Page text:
This Positive Life: An Interview With Wanda Hernandez
March 1, 2011
How awesome is it that you can lobby in Albany? What have been some of the reactions to things that you have said?
When I started going to Albany, I found it to be such a blast. But just to know that you get to rub elbows with these politicians who are on T.V. It's awesome. Especially when you have the chance to meet face-to-face with the governor and not for 15 minutes, but for an hour and a half. That was really interesting. And it makes you feel like a celebrity, because a lot of them will recognize you and a lot of them know what type of work you are doing and a lot of them are allies and supporters -- I love it.
And what are some of the big issues -- I know that you were in City Limits, which is a magazine, a newspaper in New York City. You were in it talking about housing. Can you talk about why housing is so important to people living with HIV and how your housing has impacted your life?
Housing is important for people living with HIV because they can't concentrate on their meds. They can't concentrate on going to the doctor. They are constantly worried about where they are going to lay their head at night. For me, I got involved in the fight with Vocal New York, because I am one of those people facing homelessness. After holding two jobs at a time, for years, and investing in a safety net that was supposed to protect people like myself, I feel let down by the government. Them choosing how much you get left with at the end of the day is not fair.
"Housing is important for people living with HIV because they can't concentrate on their meds. They can't concentrate on going to the doctor."
I like to describe this situation as the AHB. For those who don't know what AHB is, it's the "Affordable Housing Bill," that is fighting for the 30 percent housing rent cap, which is supposed to benefit 10,000 people such as myself from becoming homeless. HASA is the only government agency in the city that does not cap rent for us by 30 percent. If we were able to pass this bill, we would be able to save the city and state money; I would be able to hold down my apartment. I would be able to enjoy regular life, like go to a movie and dinner with a friend. Being able to purchase your toiletries and not worry if, juggling whether you should go to this appointment or that appointment because you cannot afford it. There are a lot of things that are associated with housing.
What would you say to the people who say, "Well you did this to yourself, why should I pay for you?" What do you have to say to those people who have such little compassion?
Don't point the finger because what goes around comes around. People should be more open-minded of the topic, but not just that topic, but any topic. Even when those who try to kick down people doing drugs -- that's a disease. It isn't always something that people chose to do. For whatever reason why people do them, but it is a disease. Same with alcoholism. It's not like we choose to live the way that we do. It's just part of life.
Do you ever get sick of talking about or thinking about HIV?
Actually, no I don't. Today, I go out with my head up high. It's funny because the other day I was in Brooklyn, and some ladies actually recognized me from a testimony I gave out at a local collegeIt was overwhelming to me. It felt good to be recognized. So no, I don't feel like I should have my head down. I am doing it for a good cause -- it's important to me.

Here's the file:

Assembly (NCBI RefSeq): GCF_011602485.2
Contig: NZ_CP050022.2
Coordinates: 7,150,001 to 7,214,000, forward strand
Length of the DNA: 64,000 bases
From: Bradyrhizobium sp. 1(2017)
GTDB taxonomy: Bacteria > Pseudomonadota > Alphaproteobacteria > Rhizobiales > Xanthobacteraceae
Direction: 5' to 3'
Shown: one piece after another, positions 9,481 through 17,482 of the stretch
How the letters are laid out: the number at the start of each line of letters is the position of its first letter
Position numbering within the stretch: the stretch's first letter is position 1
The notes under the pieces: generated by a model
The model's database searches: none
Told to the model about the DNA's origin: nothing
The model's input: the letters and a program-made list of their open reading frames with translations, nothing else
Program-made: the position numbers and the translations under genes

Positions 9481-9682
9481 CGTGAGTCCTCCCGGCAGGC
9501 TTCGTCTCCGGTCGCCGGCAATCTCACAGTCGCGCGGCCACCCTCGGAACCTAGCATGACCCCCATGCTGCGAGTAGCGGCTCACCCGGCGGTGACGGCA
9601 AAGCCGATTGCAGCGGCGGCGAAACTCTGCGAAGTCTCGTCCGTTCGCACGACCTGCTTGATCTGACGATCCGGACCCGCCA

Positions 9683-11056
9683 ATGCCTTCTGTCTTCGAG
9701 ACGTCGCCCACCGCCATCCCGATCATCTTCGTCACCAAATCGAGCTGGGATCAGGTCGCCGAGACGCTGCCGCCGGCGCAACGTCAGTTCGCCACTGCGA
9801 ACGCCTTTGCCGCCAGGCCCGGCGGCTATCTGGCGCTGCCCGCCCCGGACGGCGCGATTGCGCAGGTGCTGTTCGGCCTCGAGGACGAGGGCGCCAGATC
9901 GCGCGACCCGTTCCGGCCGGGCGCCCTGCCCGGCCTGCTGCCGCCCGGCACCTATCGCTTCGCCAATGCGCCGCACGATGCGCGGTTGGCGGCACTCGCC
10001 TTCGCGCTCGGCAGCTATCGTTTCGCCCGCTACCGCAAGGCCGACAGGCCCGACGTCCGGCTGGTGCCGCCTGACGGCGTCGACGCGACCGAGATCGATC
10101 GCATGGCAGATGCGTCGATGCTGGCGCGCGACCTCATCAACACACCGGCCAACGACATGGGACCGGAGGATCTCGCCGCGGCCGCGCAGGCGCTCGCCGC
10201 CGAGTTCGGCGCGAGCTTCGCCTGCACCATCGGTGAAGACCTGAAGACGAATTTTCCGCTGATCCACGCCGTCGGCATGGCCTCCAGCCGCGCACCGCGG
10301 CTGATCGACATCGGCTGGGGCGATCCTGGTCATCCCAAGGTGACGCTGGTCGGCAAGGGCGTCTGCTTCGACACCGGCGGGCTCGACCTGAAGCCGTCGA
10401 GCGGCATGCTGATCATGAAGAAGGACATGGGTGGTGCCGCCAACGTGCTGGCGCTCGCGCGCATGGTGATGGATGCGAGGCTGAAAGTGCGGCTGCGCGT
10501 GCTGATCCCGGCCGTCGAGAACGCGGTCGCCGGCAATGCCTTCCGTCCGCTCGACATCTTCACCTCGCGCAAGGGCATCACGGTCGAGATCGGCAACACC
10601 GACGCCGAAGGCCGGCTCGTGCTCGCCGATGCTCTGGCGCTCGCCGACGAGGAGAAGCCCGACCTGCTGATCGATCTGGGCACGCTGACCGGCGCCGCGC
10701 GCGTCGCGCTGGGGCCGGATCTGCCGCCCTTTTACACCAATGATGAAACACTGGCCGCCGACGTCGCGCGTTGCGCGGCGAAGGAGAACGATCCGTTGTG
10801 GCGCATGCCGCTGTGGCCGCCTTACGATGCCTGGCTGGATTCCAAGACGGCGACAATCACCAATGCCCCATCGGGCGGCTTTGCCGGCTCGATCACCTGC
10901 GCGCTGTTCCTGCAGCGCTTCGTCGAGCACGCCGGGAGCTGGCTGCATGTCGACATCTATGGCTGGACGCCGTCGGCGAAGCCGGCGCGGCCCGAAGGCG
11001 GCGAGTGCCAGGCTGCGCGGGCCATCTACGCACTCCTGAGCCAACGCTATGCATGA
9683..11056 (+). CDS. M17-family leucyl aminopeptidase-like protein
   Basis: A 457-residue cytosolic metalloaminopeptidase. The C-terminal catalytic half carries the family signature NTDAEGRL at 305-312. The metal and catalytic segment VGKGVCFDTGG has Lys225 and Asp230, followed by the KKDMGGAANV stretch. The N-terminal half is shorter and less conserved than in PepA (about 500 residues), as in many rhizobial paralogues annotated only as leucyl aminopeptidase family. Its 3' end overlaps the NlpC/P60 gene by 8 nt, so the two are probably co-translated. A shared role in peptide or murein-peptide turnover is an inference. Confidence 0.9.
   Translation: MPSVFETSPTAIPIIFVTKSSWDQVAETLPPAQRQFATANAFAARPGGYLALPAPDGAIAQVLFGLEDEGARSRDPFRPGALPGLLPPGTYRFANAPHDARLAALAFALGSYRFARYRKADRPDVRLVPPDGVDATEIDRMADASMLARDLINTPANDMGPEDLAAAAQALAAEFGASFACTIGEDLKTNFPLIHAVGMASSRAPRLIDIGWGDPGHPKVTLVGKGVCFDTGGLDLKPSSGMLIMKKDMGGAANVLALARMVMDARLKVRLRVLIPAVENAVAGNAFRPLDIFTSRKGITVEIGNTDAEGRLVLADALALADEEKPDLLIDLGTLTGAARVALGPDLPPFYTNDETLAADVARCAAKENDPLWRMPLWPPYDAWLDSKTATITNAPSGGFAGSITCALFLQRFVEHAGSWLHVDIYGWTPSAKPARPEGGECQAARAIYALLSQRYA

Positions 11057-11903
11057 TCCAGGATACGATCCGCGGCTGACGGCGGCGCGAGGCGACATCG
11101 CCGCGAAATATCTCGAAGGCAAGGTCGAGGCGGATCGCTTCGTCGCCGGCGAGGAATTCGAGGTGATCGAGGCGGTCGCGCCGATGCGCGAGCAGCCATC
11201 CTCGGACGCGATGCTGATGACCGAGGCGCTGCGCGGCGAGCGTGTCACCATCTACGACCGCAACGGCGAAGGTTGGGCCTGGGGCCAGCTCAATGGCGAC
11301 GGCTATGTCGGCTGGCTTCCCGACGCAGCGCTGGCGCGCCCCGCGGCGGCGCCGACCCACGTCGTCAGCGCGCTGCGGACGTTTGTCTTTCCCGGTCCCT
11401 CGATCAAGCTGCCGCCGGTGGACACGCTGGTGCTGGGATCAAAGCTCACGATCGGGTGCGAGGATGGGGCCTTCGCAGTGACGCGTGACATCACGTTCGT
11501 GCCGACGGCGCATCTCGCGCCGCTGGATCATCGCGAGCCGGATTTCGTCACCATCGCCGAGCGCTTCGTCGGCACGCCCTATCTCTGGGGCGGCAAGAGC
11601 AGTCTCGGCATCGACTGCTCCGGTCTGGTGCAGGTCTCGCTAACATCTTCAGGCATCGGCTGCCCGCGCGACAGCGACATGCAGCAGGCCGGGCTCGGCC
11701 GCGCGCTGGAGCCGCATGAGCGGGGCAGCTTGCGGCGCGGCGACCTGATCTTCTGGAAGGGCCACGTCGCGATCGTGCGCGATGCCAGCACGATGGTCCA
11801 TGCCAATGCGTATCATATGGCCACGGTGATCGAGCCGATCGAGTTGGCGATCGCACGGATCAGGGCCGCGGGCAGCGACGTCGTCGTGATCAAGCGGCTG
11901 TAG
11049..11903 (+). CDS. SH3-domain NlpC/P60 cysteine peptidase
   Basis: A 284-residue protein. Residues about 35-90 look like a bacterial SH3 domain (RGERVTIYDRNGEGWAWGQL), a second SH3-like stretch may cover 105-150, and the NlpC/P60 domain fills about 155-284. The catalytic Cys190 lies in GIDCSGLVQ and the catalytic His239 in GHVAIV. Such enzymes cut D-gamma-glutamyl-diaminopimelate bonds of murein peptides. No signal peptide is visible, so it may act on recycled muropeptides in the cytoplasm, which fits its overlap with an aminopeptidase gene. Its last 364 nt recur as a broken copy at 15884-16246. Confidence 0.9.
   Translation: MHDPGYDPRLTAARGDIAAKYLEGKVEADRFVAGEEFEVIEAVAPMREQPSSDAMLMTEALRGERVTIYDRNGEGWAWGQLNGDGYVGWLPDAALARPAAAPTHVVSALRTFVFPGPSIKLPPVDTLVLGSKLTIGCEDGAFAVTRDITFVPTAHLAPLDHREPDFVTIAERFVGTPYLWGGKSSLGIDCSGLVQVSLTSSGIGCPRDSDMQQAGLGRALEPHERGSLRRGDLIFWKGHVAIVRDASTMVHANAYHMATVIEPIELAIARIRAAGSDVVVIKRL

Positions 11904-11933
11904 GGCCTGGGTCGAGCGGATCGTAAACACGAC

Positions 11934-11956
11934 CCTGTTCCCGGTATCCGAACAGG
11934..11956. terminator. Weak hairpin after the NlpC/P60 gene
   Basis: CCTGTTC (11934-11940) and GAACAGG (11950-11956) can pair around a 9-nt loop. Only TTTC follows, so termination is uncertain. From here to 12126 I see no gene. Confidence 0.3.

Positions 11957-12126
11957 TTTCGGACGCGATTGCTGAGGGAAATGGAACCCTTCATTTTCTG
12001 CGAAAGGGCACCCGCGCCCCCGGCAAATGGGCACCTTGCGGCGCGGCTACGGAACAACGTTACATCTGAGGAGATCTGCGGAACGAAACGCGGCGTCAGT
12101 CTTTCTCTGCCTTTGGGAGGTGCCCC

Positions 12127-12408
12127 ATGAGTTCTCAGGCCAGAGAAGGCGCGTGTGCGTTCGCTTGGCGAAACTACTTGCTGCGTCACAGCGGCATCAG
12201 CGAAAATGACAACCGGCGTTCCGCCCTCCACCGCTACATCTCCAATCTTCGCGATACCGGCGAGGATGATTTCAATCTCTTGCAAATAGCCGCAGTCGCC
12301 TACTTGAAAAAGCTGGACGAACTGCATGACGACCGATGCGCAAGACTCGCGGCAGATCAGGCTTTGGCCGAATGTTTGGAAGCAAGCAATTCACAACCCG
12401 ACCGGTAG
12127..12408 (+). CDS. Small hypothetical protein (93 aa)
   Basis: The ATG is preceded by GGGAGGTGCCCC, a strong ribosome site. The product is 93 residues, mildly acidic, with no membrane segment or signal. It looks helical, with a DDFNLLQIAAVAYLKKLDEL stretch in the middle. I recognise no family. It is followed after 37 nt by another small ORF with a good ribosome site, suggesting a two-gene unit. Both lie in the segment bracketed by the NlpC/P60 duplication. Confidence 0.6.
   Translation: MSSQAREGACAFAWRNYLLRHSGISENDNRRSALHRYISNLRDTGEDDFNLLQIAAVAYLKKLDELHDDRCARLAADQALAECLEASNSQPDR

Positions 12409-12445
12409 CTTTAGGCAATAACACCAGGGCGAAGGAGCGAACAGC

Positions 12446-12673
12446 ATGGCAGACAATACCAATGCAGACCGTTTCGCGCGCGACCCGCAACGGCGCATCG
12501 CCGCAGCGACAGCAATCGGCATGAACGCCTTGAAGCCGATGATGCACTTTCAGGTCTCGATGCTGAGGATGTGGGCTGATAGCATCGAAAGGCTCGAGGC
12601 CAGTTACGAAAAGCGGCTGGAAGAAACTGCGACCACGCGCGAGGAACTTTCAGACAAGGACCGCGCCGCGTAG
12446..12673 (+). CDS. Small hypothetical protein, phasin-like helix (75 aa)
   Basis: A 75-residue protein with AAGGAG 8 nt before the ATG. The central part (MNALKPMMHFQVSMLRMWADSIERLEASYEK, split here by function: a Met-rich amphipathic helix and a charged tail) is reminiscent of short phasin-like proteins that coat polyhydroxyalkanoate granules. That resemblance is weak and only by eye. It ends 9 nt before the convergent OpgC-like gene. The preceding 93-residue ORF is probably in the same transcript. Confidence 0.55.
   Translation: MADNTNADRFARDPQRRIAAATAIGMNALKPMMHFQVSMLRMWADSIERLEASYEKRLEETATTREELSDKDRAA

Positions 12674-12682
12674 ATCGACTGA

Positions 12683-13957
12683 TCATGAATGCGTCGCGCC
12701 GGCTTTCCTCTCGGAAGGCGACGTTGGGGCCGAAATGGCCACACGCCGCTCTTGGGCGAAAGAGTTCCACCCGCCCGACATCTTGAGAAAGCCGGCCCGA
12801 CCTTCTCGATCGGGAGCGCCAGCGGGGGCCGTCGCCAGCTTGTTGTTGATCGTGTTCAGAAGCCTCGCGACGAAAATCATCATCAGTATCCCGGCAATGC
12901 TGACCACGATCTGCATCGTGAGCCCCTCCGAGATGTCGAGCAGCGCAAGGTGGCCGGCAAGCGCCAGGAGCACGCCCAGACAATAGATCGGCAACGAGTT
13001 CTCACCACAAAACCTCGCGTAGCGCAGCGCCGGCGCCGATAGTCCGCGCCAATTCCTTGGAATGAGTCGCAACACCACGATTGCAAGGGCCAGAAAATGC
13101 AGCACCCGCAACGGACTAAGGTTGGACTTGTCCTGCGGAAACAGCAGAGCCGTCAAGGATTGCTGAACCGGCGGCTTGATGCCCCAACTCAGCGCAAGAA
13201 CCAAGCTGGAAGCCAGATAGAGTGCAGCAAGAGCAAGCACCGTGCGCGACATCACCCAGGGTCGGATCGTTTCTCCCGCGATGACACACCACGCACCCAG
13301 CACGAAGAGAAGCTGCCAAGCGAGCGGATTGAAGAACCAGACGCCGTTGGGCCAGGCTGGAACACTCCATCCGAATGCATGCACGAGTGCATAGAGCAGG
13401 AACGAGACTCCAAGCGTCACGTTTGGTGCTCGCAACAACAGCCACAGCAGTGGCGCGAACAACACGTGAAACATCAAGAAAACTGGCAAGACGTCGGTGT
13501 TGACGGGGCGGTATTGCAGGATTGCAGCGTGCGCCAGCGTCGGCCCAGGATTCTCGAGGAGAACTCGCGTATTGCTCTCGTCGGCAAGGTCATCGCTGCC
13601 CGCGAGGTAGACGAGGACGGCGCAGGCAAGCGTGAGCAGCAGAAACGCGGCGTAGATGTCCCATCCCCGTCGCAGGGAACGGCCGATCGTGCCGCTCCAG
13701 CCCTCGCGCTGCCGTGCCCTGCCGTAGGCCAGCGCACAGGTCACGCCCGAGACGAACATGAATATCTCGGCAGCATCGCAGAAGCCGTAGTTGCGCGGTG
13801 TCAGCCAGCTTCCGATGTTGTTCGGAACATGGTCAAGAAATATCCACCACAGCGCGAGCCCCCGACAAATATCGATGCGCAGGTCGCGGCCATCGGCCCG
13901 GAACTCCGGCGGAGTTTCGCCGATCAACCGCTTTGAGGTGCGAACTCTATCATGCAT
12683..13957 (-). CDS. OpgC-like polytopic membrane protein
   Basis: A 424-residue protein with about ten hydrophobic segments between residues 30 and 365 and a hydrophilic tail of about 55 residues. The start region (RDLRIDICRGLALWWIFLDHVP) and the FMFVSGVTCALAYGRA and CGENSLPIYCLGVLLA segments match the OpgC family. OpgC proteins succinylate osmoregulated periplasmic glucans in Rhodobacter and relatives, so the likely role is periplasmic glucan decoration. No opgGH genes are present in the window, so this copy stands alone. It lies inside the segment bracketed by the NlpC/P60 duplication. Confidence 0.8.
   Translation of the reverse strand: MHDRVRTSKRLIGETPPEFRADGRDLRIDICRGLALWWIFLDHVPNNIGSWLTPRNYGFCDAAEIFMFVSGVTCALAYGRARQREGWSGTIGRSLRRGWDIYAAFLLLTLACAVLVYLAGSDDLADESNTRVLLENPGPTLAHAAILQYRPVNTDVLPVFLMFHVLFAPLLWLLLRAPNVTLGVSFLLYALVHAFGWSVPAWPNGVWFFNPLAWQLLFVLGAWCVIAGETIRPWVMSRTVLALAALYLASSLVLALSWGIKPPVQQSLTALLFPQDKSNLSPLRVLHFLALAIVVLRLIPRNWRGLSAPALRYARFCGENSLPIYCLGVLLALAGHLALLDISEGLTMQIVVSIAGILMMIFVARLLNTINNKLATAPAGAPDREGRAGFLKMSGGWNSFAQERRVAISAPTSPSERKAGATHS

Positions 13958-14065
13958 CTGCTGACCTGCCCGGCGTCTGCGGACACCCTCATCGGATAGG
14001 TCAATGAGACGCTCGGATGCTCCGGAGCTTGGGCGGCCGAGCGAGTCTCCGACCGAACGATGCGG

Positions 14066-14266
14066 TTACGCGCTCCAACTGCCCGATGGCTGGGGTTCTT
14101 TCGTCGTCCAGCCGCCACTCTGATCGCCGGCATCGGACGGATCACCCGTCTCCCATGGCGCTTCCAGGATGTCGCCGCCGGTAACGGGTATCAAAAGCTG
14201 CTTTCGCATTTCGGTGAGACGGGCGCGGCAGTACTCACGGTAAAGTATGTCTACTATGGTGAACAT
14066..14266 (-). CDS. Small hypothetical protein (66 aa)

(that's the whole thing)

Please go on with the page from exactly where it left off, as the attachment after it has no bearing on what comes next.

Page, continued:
What has HIV taught you about yourself over the past 16 years?
It has taught me to be strong. It has taught me who your real friends are. It has taught me that it's not an overnight thing; you have to learn to live with it. And that you can have a normal life. Unfortunately those on the outside of the box don't know that because they are petrified, they don't know what to expect. But like I said to people, you may not have HIV, but you could step off the curb and get hit by a car. When it's your time, it's your time.
What advice would you give to people who just found out that they are positive?
"My advice to someone who just found out that they are positive is don't give up on yourself. Your voice counts."
My advice to someone who just found out that they are positive is don't give up on yourself. Your voice counts. If you have what it takes to be a leader, then go ahead. You are not alone; there are others out there who are willing to back you up. And I just say, when you speak out about the subject, it empowers you more. It gives you freedom. At least for me it does. I feel like I am one of God's disciples and that I am here to teach.
There is this huge misconception that once you test positive, you can't do anything in life. You can't go to school; you can't live your dreams. And you are someone who is just like, "Oh hell no." Talk to me about that. People remembering to live their dreams.
I think a lot of that negativity is surrounded by the stigma that started back in the '80s. But it also has to do with the individual, whether they're willing to strive and stay afloat. To not give up. I had a friend in 1995, when I was going to groups and he totally gave up. He found out that he was positive and he decided that he wanted to go to back to our country and he went, and within a month, he was gone.
I say to people fight because you don't die overnight -- it depends on the individual.
And with that, we are going to bring this interview to a close. Thank you so much Wanda.
This transcript has been lightly edited for clarity.
Kellee Terrell is the former news editor for TheBody.com and TheBodyPRO.com.
This article was provided by TheBody.
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